Expert reveals the moon landing would have been IMPOSSIBLE to fake 

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This month marks the 50th anniversary of when man first set foot on the moon when Apollo 11 landed at the Sea of Tranquillity on July 20 1969. 

It is one of the most iconic and memorable moments in the history of mankind but is commonly beleaguered with outlandish claims it was an elaborate ruse.  

Astronauts and academics marvel at the incredulity of the claims and Howard Berry, head of post-production and programme leader for MA Film and Television Production at the University of Hertfordshire penned an article for The Conversation debunking the most common myths. 

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Astronaut Edwin (Buzz) Aldrin, the lunar module pilot, walks on the surface of the moon near the leg of the Lunar Module

Astronaut Edwin (Buzz) Aldrin, the lunar module pilot, walks on the surface of the moon near the leg of the Lunar Module 'Eagle' during Apollo 11's first manned lunar landing on July 20, 1969

It's been half a century since the magnificent Apollo 11 moon landing, yet many people still don't believe it actually happened.

Conspiracy theories about the event dating back to the 1970s are in fact more popular than ever. 

A common theory is that film director Stanley Kubrick helped NASA fake the historic footage of its six successful moon landings.

But would it really have been possible to do that with the technology available at the time? I'm not a space travel expert, an engineer or a scientist. 

I am a filmmaker and lecturer in film post-production, and – while I can't say how we landed on the moon in 1969 – I can say with some certainty that the footage would have been impossible to fake.

Here are some of the most common beliefs and questions – and why they don't hold up.

Conspiracy theories about the event dating back to the 1970s are in fact more popular than ever. A common theory is that film director Stanley Kubrick (pictured)helped NASA fake the historic footage of its six successful moon landings

Conspiracy theories about the event dating back to the 1970s are in fact more popular than ever. A common theory is that film director Stanley Kubrick (pictured)helped NASA fake the historic footage of its six successful moon landings

This NASA photo taken by Neil Armstrong on July 20, 1969 shows astronaut Buzz Aldrin on the Moon's Sea of Tranquility. It is one of the most iconic events in the history of mankind but is commonly beleaguered with claims it was an elaborate ruse

This NASA photo taken by Neil Armstrong on July 20, 1969 shows astronaut Buzz Aldrin on the Moon's Sea of Tranquility. It is one of the most iconic events in the history of mankind but is commonly beleaguered with claims it was an elaborate ruse

'The moon landings were filmed in a TV studio.'

There are two different ways of capturing moving images. One is film, actual strips of photographic material onto which a series of images are exposed. 

Another is video, which is an electronic method of recording onto various mediums, such as moving magnetic tape. With video, you can also broadcast to a television receiver.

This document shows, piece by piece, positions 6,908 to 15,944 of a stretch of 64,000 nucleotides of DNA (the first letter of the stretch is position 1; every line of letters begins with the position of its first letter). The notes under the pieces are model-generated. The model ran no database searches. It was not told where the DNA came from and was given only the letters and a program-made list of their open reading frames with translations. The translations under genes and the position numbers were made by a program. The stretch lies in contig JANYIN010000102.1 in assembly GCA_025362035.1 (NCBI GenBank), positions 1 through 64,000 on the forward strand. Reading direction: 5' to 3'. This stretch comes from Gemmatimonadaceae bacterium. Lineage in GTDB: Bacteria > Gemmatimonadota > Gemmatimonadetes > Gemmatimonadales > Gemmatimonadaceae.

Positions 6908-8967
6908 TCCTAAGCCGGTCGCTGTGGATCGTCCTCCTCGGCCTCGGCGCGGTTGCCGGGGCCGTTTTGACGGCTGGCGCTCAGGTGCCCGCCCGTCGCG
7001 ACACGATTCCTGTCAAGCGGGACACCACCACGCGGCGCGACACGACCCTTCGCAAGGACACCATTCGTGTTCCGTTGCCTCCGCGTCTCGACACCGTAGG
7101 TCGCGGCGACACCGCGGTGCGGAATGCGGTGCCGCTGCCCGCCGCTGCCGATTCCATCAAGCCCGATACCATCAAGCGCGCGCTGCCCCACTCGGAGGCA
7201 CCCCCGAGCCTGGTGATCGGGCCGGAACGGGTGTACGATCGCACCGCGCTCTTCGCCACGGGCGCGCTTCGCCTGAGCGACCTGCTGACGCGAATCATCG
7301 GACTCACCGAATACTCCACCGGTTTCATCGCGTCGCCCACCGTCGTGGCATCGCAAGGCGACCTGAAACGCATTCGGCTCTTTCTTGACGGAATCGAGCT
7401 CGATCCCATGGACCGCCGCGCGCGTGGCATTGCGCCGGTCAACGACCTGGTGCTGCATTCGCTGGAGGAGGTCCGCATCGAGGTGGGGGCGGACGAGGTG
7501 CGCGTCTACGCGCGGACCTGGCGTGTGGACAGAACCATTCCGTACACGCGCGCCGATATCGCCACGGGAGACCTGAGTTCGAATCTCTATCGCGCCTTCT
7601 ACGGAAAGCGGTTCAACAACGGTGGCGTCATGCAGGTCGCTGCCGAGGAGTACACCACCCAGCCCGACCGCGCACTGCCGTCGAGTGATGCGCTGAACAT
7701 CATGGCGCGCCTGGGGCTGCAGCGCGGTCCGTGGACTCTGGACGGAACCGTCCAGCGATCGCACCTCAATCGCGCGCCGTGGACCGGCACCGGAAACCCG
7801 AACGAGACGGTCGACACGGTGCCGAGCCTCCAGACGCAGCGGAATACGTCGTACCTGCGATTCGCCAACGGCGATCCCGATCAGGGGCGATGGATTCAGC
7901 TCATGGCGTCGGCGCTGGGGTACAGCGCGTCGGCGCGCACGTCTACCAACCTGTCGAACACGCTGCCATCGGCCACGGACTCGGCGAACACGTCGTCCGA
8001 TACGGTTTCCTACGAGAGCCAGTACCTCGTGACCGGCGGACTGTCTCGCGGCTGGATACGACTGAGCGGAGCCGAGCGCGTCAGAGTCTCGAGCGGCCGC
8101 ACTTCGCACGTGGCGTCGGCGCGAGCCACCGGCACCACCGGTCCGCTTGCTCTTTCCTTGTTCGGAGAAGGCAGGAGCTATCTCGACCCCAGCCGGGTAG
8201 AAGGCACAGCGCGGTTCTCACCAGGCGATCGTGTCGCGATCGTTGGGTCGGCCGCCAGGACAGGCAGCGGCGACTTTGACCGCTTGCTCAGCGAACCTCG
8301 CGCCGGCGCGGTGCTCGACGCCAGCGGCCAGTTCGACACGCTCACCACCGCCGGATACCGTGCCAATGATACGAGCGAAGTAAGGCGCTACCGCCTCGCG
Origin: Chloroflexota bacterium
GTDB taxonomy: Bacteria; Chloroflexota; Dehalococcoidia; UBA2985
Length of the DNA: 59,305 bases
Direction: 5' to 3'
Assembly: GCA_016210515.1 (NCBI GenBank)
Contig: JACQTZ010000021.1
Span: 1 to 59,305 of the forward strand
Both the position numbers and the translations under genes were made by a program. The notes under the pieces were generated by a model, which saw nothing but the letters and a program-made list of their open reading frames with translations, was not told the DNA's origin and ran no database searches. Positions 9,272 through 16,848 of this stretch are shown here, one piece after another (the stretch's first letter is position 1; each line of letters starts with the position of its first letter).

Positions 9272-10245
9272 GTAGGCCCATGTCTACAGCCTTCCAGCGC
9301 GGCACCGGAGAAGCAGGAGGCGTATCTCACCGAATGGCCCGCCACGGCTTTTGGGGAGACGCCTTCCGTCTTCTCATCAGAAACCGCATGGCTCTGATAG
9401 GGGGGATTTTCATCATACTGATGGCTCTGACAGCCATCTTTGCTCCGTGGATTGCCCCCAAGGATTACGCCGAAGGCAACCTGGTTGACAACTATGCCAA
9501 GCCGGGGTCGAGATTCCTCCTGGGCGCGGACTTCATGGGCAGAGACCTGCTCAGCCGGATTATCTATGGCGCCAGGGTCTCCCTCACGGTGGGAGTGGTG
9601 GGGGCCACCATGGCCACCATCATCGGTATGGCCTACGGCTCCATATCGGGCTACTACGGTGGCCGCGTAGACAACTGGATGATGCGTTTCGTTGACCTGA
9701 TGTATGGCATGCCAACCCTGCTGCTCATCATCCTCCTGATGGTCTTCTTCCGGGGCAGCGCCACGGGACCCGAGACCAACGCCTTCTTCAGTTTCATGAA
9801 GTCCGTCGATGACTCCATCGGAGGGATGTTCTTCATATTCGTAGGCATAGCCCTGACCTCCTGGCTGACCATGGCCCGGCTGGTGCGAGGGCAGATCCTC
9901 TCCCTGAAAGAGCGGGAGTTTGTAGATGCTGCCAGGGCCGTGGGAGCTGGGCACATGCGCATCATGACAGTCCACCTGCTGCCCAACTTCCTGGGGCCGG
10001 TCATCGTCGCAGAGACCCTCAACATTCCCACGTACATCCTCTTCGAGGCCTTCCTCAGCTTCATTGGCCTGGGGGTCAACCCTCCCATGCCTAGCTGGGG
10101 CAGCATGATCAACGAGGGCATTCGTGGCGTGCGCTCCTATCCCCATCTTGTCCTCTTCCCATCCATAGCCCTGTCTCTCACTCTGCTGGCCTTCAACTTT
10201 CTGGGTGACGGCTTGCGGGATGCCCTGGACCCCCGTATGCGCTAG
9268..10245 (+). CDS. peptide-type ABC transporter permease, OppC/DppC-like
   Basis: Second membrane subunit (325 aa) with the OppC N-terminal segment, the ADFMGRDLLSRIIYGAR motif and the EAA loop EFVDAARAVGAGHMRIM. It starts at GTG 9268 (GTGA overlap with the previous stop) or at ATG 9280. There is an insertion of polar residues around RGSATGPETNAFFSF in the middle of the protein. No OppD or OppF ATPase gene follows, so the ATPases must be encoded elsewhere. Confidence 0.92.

A standard motion picture film records images at 24 frames per second, while broadcast television is typically either 25 or 30 frames, depending on where you are in the world.

If we go along with the idea that the moon landings were taped in a TV studio, then we would expect them to be 30 frames per second video, which was the television standard at the time. 

However, we know that video from the first moon landing was recorded at ten frames per second in SSTV (Slow Scan television) with a special camera.

Apollo Lunar Television Camera, as it was mounted on the side of the Apollo 11 Lunar Module when it telecasted Armstrong’s ‘One small step’. Howard Berry from the University of Hertfordshire reveals how the landing cold not have been faked

Apollo Lunar Television Camera, as it was mounted on the side of the Apollo 11 Lunar Module when it telecasted Armstrong’s ‘One small step’. Howard Berry from the University of Hertfordshire reveals how the landing cold not have been faked 

'They used the Apollo special camera in a studio and then slowed down the footage to make it look like there was less gravity.'

Some people may contend that when you look at people moving in slow motion, they appear to be in a low gravity environment. 

Slowing down film requires more frames than usual, so you start with a camera capable of capturing more frames in a second than a normal one – this is called overcranking. 

When this is played back at the normal frame rate, this footage plays back for longer. If you can't overcrank your camera, but you record at a normal frame rate, you can instead artificially slow down the footage, but you need a way to store the frames and generate new extra frames to slow it down.

At the time of the broadcast, magnetic disk recorders capable of storing slow motion footage could only capture 30 seconds in total, for a playback of 90 seconds of slow motion video. 

To capture 143 minutes in slow motion, you'd need to record and store 47 minutes of live action, which simply wasn't possible.

'They could have had an advanced storage recorder to create slow motion footage. Everyone knows NASA gets the tech before the public.'

Well, maybe they did have a super secret extra storage recorder – but one almost 3,000 times more advanced? Doubtful.

'They shot it on film and slowed down the film instead. You can have as much

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